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In an address at a White House summit on countering violent extremism yesterday, President Barack Obama asserted that defeating ISIS will require a stable Syria and a political transition in the country, the Wall Street Journal reports. If that is true, it seems we are a long way from defeating ISIS, as fighting continues to rage throughout Syria. Rebels claimed to have captured over 30 pro-government soldiers yesterday near Aleppo as both sides scramble to maximize their controlled territory ahead of a potential ceasefire agreement, according to the Washington Post. State-run Syrian TV has suggested that the rebel forces have been aided in their fight as fresh militants flow in from Turkey. Whether that’s true or not, moderate Syrian rebels will soon be re-entering Syria to fight ISIS. Reuters reveals that Turkey and the United States have agreed to a deal to train and arm moderate Syrian rebels on Turkish land beginning next month. For their part, Syrian citizens recently surveyed want a solution to the civil war that maintains the territorial integrity of the country.The Post covers the poll. In a surprise announcement, the Wall Street Journal reports that, according to a senior military official, the plan to retake Mosul from ISIS will require 25,000 Iraqi soldiers and will begin in April or May. The Pentagon does not usually reveal plans for individual operations in a war. When pressed as to why Central Command would reveal this unusual level of detail, an official said that the United States wants to demonstrate the significance of the Mosul operation and that the Iraqis are “absolutely committed to this.” Perhaps that is true, but other analysts and officials have noted that telegraphing the battle that is coming to Mosul may have two other impacts: It may weaken the resolve of ISIS fighters as they understand the odds they face and it may persuade residents of Mosul to take up arms and aid the Iraqi force. As substantial pushback against ISIS in Iraq and Syria grows, cracks are appearing within the group’s ranks.The Associated Press reports that, bogged down and at times forced onto the defensive, skirmishes have broken out among its foreign fighters, leaving some commanders dead. An activist described the group’s internal bickering, saying, "Daesh tries to portray itself as one thing, but beneath the surface there's a lot of dirt." On the flip side, the coalition campaign against ISIS continues to create uncomfortable bedfellows. Earlier, the Post shared a list of some of these uneasy alliances. Now Radio Free Europe reveals that, according to one Russian official, the United States and Russia may soon start to share intelligence on the ISIS threat. ISIS affiliated extremists conducted three suicide car bombings in eastern Libya today, killing at least 35 people. The Post reports that the extremist group that claimed responsibility for the blasts cited recent Egyptian airstrikes in Libya as justification. According to residents of another central Libyan city, Sirte, other ISIS affiliated militants seized a university just days after capturing the city’s administrative hub, Reuters adds. The Libyan crisis continues to divide several countries in the Middle East. After Qatar refused to support Egypt’s unilateral strikes, Egypt accused it of supporting terrorism, leading Qatar to recall its ambassador. Now, the Times reveals, the Gulf Cooperation Council, usually supportive of the Egyptian regime, has come out in support of Qatar. As fighting continues to intensify, more migrants are flee Libya across the Mediterranean, hundreds of whom have drowned on the way. In response, the European Commission has committed to extending the joint search-and-rescue force that patrols Italy’s coast. However, some have suggested that the rescue teams encourage migrants to attempt risky sea passages because they believe the Italians will save them. The Wall Street Journal has more. As Europe continues to confront the threat of domestic terrorism, the open borders that allow people and goods to easily cross from country to country are presenting a security liability. The Post explains that, despite stringent gun regulations throughout Europe, obtaining an illegal firearm, such as the one used in Sunday’s attack in Denmark, is relatively easy. According to a U.N. mediator, several Yemeni political factions have agreed to form a transitional council to keep the country from sliding further toward a civil war, the Wall Street Journal reports. The council will include underrepresented minorities and work with the current house of representatives to legislate the political transition. At the same time, however, the Houthi rebels that pushed the previous president from power and seized control of northern Yemen are employing increasingly brutal tactics against peaceful protesters. The Post reveals that the rebels have employed kidnappings and beatings to quell the protests that erupted after their coup in January. In the Somali capital of Mogadishu today, Al Shabaab militants detonated a car bomb outside a hotel where national politicians had gathered, Reuters reports. Militants then stormed the hotel and opened fire, killing 10 people and wounding several others. Afghan officials yesterday confirmed that there will be negotiations with the Afghan Taliban in the coming weeks, the Wall Street Journal notes. Reuters adds that Afghanistan recently captured several Muslim Uighur militants from China and handed them over to the Chinese in an attempt to convince China to pressure Pakistan to facilitate the talks. China fears that militants from its restive Xinjiang province will receive militant training in either Afghanistan or Pakistan; consequently, it has attempted to persuade Pakistan that turning a blind eye to the Taliban is not in its interests. As Pakistan signals openness to the peace process in Afghanistan, it faces a difficult, deadly war of its own. The Post explains that hundreds of Pakistani soldiers have been killed in its offensive against militants in North Waziristan, and officials fear that these militant groups are becoming smaller, more dispersed, and more deadly. A Ukrainian military spokesman claimed that Russian-backed separatists have fired on Ukrainian forces almost 50 times in the last 24 hours, the AP reports, and also accused Russia of sending more equipment, including tanks, into eastern Ukraine. The attacks come after Ukrainian forces were pushed out of the key town of Debaltseve earlier this week. Soldiers are now streaming into Artemivsk, a town that rebels abandoned earlier this year; residents of the town are frightened that fighting will follow the troops, shaking the relative security of this small town. The Wall Street Journal explains. The retreat from Debaltseve leaves Ukrainian President Petro Poroshenko with few options, Reuters notes. Outgunned by separatists bolstered by Russian personnel, expertise, and machinery, and pressured by European governments to stick to a failed peace plan, President Poroshenko’s outlook appears grim. His proposal for a U.N. peacekeeping force to monitor the ceasefire that was supposed to take effect on Sunday was quickly scuttled by Russia as the rebels opened a new assault on Mariupol, according to the Post. A debate has emerged in central Europe over a plan to build a nuclear power plant using Russian technology. While its proponents say it will help reduce carbon emissions while giving the region more control over its energy production, critics say it will simply pull the region back into Russia’s sphere of influence. The Wall Street Journal has more. Nuclear negotiations between Iran and the P5+1 powers will continue in Geneva this Sunday, Reuters reveals. But, as the deadline for an agreement looms, the Times notes that Iran is still refusing to answer some of the questions posed by IAEA inspectors. Yesterday, NSA Director Admiral Mike Rogers told an audience at a Canadian security conference that the NSA was able to identify North Korea as the source of the Sony hack by analyzing the software used in the attack, Reuters reports. The comments come as the Senate Intelligence Committee prepares to introduce a cybersecurity bill next week, according to The Hill. The bill will aim to enable the private and public sectors to share information about cyber threats. One such threat continues to dog the U.S. State Department three months after it was discovered. The Wall Street Journal reveals that the hackers who breached the department’s unclassified email system are still inside the system, despite numerous attempts to oust them. According to a report by the Intercept based on documents leaked by Edward Snowden, the NSA and Britain’s GCHQ hacked into the world’s largest manufacturer of SIM cards to obtain encryption keys meant to shield cell phone communications from surveillance. The manufacturer, Gemalto, has clients including AT&T, Verizon, Sprint, and T-Mobile. The Post covers the report. Jury deliberations in the trial of Khaled al-Fawwaz,  the Saudi man accused of playing a role in the 1998 embassy bombings in Kenya and Tanzania, will begin next week, the Wall Street Journal notes. This is the third high-profile terrorism case tried in a Manhattan federal court over the past year. Closing arguments were heard in another terror case in New York City on Thursday, Courthouse News reports. The case pits the families of the victims in the 2002 Jerusalem bombings against the Palestine Liberation Organization and the Palestinian Authority. The plaintiffs claim that the PLO and PA bear responsibility for the attacks. If the jurors agree, the organizations would owe $350 million to ten families of the victims. Parting Shot: How that emoji can get you arrested on charges of making a terroristic threat. ;)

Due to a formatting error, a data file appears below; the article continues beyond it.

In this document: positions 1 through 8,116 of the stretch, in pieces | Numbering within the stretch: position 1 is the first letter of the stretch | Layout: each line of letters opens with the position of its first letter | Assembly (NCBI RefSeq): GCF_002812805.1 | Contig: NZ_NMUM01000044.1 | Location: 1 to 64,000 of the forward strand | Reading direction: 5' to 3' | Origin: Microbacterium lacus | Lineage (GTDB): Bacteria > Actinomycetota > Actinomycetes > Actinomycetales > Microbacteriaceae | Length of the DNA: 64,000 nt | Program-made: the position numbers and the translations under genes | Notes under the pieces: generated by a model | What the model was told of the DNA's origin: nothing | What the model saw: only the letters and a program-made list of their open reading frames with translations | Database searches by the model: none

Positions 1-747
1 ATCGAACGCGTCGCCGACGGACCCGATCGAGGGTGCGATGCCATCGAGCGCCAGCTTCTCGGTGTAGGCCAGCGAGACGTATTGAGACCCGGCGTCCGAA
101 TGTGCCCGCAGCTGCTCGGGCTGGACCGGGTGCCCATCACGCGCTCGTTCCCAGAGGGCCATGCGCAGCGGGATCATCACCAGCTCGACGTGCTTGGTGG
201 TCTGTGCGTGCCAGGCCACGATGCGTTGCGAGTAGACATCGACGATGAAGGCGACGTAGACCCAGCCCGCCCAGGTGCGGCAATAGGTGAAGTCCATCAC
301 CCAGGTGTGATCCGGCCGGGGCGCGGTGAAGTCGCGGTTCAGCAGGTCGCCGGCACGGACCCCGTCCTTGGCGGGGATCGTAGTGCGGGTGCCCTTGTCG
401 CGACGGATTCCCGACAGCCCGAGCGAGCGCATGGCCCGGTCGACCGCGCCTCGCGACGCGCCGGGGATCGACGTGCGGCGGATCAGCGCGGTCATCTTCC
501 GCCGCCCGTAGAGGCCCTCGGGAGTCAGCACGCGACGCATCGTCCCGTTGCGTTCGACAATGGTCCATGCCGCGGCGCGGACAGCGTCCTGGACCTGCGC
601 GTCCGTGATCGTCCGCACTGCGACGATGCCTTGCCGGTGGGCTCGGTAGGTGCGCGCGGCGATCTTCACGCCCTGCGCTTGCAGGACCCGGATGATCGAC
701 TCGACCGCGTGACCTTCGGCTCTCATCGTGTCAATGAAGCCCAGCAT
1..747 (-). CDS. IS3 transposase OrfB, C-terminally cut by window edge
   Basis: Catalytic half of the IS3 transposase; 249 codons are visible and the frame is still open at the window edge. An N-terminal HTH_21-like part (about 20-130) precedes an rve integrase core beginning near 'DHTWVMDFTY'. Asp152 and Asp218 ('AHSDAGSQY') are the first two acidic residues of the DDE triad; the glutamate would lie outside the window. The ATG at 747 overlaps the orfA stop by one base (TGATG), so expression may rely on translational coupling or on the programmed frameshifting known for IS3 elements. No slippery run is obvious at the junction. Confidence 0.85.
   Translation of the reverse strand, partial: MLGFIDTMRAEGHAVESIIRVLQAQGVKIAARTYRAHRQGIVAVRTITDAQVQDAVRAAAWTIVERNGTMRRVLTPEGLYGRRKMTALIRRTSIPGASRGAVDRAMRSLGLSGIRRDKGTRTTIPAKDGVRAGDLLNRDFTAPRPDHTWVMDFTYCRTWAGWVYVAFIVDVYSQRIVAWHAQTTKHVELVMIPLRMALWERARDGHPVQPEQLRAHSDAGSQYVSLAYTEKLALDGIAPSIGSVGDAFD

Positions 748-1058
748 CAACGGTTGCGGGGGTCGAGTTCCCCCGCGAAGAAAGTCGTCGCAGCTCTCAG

ICYMI: Yesterday, on Lawfare

Jack followed up Ben’s earlier piece on Times reporter James Risen’s tirade against Eric Holder with several additional points. Ben and Jack then responded to a statement by the Times’s Public Editor defending Risen. Carrie Cordero discussed the interplay between European privacy and economic concerns relating to U.S. surveillance practices. And Wells posted a document just released by the Office of the Director of National Intelligence describing the status of the guidelines governing several agencies’ collection, retention, and dissemination of information regarding U.S. persons. Paul Rosenzweig brought us the newest edition of “Bits and Bytes,” and Yishai Schwartz and Jennifer Williams gave us this week’s “Middle East Ticker.” Email the Roundup Team noteworthy law and security-related articles to include, and follow us on Twitter and Facebook for additional commentary on these issues. Sign up to receive Lawfare in your inbox. Visit our Events Calendar to learn about upcoming national security events, and check out relevant job openings on our Job Board.

Sebastian Brady was a National Security Intern at the Brookings Institution. He graduated from the University of California, San Diego with a major in political science and a minor in philosophy. He previously edited Prospect Journal of International Affairs.